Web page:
Texas Hold'em No Limit Rules
No-Limit involves blinds, just as does Limit, and in our No-Limit games you have a choice of $.10/$.25 and $.25/$.50 blinds. However, from here, limit and no-limit change dramatically.
In No-Limit, any player is allowed to raise any amount he or she has in front of him at any time. If the blinds are $5-$10, and the first player to act has $500 in front of him, and wants to put all $500 in (a raise of $490), he may (even though a raise of this size would probably be unusual).
The only difficult or confusing concept for players in No-Limit involve the MINIMUM size of raises that are allowed. The raise must always be at least the size of the previous bet or raise. So, for example, in a game with $5-$10 blinds, the first player into the pot could not bet a total of $15, because that would only be a raise of $5. The minimum bet in this situation would be a bet of $20, which is a raise of $10.
In the more likely case that the first raiser makes a somewhat larger bet, for example, a bet of $40 (which would be a raise of $30), the next player could fold, call the $40, or raise. If he raises, he would have to place at least $70 in the pot, because his raise would have to be at least as much as the previous raise. The only upper limit on the size of his raise is the number of chips he has in front of him when the hand begins.
Players may not buy additional chips in the middle of a hand, but can always (unless they have run into their daily, weekly, or monthly limit) decide to buy more chips in between hands.
If a player bets more chips than you have in front of you, you are not forced out of the hand. You are allowed to call for whatever number of chips you have. If no one else is in the pot, the bettor simply takes back his excess chips, and the hand is played to conclusion without any additional betting. If there are other players remaining in the pot, it is possible that a side pot may be created.
Side pots also happen frequently in limit poker, but because the bets are larger in No-Limit, the situation tends to occur a bit more frequently here. Let's look at an example involving three players, Eddie, Sarah, and Scott. When the hand starts, Eddie has $1,000 in chips, Sarah has $400, and Scott has $2,500. The blinds are $5-$10.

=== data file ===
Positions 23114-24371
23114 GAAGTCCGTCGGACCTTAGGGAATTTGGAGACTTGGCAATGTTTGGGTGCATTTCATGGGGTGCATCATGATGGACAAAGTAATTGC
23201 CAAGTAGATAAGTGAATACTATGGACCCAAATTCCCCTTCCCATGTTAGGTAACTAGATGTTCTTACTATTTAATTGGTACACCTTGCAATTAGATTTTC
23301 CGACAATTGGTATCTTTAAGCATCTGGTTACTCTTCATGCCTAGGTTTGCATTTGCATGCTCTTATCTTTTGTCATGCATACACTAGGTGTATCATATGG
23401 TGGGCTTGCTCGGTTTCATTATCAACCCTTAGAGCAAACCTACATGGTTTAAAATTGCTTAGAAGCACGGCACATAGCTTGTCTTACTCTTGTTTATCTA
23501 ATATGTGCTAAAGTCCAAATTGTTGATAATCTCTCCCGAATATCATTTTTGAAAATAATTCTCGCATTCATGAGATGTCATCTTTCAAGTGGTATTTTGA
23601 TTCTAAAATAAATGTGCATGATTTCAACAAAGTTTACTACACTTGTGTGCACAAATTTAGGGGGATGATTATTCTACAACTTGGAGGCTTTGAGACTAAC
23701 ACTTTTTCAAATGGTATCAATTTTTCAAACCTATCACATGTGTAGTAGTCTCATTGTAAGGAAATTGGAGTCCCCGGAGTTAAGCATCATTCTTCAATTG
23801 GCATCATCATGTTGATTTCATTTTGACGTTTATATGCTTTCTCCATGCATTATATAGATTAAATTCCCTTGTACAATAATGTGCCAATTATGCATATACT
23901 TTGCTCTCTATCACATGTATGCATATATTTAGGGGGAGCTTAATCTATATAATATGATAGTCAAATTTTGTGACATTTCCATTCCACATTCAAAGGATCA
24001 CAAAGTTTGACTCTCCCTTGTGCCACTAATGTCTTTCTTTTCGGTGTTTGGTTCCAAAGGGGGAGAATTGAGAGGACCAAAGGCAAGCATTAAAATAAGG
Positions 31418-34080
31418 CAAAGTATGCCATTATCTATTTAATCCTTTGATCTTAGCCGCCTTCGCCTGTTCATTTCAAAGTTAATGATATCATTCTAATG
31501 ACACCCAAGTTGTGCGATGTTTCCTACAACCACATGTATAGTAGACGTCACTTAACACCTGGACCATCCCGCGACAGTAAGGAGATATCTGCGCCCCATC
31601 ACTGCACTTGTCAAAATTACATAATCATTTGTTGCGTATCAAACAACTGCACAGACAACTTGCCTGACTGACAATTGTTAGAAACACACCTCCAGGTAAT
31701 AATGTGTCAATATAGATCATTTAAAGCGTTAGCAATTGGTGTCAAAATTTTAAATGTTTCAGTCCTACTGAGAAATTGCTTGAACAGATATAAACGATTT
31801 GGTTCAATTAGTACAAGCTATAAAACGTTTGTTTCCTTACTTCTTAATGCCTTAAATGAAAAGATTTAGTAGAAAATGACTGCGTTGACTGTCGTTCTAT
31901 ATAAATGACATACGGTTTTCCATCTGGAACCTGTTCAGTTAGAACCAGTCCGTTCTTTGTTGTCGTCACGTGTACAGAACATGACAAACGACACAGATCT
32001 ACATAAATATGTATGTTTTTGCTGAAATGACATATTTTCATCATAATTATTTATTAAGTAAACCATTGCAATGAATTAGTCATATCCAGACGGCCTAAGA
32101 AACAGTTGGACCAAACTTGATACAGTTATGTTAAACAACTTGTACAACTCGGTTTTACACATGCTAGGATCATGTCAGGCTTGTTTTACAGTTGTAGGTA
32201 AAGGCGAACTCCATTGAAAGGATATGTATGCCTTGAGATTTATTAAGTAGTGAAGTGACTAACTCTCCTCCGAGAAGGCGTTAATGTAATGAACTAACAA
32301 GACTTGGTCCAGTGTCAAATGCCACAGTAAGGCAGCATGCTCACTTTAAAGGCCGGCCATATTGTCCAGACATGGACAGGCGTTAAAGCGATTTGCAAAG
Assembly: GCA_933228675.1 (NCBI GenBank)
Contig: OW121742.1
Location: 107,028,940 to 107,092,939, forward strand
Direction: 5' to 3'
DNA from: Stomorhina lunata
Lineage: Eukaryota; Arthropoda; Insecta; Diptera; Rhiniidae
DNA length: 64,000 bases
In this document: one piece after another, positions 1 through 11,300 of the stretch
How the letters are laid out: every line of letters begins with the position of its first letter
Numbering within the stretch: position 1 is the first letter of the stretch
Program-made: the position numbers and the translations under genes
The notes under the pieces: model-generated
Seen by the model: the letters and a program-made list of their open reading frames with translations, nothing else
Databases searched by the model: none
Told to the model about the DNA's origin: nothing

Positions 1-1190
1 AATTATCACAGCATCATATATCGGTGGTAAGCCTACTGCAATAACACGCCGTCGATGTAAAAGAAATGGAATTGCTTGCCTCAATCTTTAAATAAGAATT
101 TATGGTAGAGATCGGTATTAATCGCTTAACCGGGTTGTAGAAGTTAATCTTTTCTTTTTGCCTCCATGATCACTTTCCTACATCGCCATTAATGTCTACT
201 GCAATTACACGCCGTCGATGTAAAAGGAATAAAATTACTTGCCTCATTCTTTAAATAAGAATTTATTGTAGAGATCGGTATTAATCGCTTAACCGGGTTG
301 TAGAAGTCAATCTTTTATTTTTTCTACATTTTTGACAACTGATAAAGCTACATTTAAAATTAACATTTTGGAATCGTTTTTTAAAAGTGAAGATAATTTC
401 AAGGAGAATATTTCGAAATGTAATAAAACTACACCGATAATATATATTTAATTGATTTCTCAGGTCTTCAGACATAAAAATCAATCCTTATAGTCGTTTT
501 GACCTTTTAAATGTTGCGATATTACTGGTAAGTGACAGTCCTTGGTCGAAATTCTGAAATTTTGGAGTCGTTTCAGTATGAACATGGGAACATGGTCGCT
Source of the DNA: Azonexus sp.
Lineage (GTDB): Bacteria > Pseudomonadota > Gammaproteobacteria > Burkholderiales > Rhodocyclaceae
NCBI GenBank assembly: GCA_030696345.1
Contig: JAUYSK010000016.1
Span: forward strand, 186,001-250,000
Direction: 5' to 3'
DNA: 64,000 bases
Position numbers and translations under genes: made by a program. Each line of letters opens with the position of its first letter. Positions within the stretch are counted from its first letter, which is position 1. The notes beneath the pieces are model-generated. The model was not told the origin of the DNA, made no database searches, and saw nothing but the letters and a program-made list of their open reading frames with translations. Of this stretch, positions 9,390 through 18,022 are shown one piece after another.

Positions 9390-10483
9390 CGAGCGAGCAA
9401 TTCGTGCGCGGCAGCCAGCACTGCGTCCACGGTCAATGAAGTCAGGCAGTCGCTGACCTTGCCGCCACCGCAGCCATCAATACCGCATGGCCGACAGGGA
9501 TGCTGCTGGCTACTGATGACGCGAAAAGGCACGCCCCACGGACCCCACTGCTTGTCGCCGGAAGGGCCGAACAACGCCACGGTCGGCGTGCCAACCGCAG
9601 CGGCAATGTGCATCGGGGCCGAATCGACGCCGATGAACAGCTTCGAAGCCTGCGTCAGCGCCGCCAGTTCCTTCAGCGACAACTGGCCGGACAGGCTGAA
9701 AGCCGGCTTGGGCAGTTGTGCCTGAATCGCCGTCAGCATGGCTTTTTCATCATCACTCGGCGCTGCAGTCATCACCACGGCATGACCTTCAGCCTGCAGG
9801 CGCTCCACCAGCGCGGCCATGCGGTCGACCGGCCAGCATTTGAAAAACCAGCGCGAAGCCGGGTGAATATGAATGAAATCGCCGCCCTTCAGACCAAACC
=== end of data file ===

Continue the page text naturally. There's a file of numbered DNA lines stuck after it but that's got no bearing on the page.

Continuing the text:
In the pre-flop betting, Eddie opens the hand for $50, and Sarah and Scott each call, with everyone else folding. This puts $165 in the main pot.
After the flop, Eddie decides to bet $500. Sarah only has $350 left, but she likes her hand, and decides to call all-in for his $350. If Scott folds, $150 would be returned to Eddie and the hand would be played out without any further betting, because Sarah has nothing left to bet.
If, on the other hand, Scott also likes his hand, he has two options. The first is to call Eddie's $500 bet. This would create a $300 side pot between Eddie and Scott only; Sarah is not eligible for it, even if it turns out she has the best hand of the three players. The main pot, for which Sarah is eligible, contains the $165 that went in before the flop, and $350 from each of the three players ($1,050), for a total of $1,215. Sarah is eligible to win this, as of course are also Eddie and Scott.
Scott might also decide that he REALLY likes his hand, and instead of merely calling the $500 bet, he wants to move all-in. Because the other player remaining in the hand (Eddie) has only $450 left in front of him, this is really tantamount to raising Eddie's bet $450.
Even though raises are supposed to equal or exceed the preceding bet, Scott's bet is perfectly legal, because players are always allowed to raise all of their remaining chips, just as players are always allowed to call for all their remaining chips, even if they don't have enough to call a full bet.
If Eddie decides to fold to Scott's raise, Scott and Sarah remain in the pot to contest the main pot of $1,215.
If Eddie decides to call Scott's all-in raise, we have two pots. The main pot is $1,215, and will be awarded to whichever of the three players holds the best hand. The side pot is $1,200. Even if Sarah has a royal flush, she cannot win this $1,200, because she did not invest any of her money in it; she invested only $400 in the hand. Whoever has the better hand between Eddie and Scott will win the side pot, and if it turns out that this hand is also better than Sarah's, it will win the main pot as well.
NOT A RECOMMENDED GAME FOR BEGINNERS
As you can see from the size of the potential raises, in No-Limit, all of your chips can be at risk on any one hand. While this creates the potential for huge wins, it also creates the potential for large losses. For this reason, we recommend that novice players start off with limit poker, and only move into No-Limit after they gain a significant amount of experience. No-Limit tournaments are also an excellent place to gain experience in No-Limit without risking huge sums.
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